The idea of using military force every time every where is a strawman, nobody that I’m aware of has ever advocated anything like that.

What many of us do believe is that international relations is rather like a playground. If you run around apologising for stuff you didn’t do and for giving other kids your lunch money and other such sniveling-self defeating acts, you are going to get bullied, because no one is going to have any respect for you. How do you stop bullying when you can’t run to teacher? You man up and take care of business. You don’t worry about who you’re offending, you do what you have to do. Do you really think those four American in Benghazi would be the honored dead if anybody in Libya had thought there was a chance that the Americans would take Benghazi apart? Nuff said.

Do you have to use that ‘Big Stick’ every time? Of course not, after one or two times, everybody will be so scared you might, they won’t screw with you anymore. You remember the story about the riot in Texas back in the day? They sent one Ranger to quell it, why? because there was only one riot.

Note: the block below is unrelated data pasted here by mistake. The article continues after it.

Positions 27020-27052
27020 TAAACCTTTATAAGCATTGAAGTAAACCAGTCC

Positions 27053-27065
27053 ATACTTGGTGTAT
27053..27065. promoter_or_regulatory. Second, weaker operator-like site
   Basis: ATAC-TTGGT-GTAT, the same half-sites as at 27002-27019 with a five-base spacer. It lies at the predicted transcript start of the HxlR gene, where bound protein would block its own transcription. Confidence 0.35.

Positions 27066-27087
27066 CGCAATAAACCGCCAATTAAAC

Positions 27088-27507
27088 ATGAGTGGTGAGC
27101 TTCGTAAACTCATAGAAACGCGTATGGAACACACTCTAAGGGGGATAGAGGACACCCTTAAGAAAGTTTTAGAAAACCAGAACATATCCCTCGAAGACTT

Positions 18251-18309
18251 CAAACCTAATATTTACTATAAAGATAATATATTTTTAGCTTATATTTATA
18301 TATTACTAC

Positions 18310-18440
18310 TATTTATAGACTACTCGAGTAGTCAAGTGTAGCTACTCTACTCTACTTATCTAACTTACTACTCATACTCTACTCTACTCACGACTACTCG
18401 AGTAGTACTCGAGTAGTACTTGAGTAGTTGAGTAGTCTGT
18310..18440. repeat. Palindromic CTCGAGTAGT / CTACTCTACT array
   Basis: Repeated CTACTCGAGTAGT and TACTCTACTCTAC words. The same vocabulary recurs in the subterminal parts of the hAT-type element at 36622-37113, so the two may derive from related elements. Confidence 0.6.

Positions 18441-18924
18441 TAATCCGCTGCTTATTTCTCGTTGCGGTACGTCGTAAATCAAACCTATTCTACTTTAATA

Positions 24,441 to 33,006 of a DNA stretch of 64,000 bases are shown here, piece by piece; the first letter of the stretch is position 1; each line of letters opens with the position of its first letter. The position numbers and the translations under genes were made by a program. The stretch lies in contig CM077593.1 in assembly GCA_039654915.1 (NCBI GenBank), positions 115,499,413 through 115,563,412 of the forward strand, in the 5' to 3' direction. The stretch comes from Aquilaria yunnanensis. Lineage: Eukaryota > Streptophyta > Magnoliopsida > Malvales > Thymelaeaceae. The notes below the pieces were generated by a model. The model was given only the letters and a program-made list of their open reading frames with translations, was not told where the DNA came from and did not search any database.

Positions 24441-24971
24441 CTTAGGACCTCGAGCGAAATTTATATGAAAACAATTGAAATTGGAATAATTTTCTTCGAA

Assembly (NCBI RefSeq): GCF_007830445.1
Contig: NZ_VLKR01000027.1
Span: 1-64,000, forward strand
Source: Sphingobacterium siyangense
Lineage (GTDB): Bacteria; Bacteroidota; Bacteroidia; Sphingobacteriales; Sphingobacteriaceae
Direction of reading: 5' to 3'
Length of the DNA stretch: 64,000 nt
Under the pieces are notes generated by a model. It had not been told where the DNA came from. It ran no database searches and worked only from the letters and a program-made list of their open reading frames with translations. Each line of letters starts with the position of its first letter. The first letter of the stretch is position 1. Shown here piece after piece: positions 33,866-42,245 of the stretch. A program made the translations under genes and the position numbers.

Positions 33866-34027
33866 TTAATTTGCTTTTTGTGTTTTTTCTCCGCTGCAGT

If you’re the United States the way you keep the peace is this. Those big gray ships are all over the world, the flyboys can reach anywhere in a matter of hours, and the Big Green Machine is on the boats, if you wish us harm you can never tell when your sky will light up like the fourth of July.

If Benghazi today looked like Dresden circa 1945, do you think anybody would be jeering at the US or begging  to tell us how they love us and want our dollars.

That’s how peace is kept, when we kowtow to the world we get the situation we’re in now.

A few notes on the situation

  • We have an Ambassador tortured, raped, and killed
  • Egypt has by definition committed an act  of war against the United States
  • The Embassy in Beirut reportedly has burned their secret documents
  • The defense of American property can not be assigned to others, it is the responsibility of the United States government
  • The French are closing 20 embassies in the Middle East because of some cartoons
  • The Taliban (or whoever) is attacking NATO troops in AFPAK in a more organized and powerful manner all the time
  • Iran is getting closer and closer to an atomic weapon
  • and, not least, I saw a report today that Israel is mobilizing for war.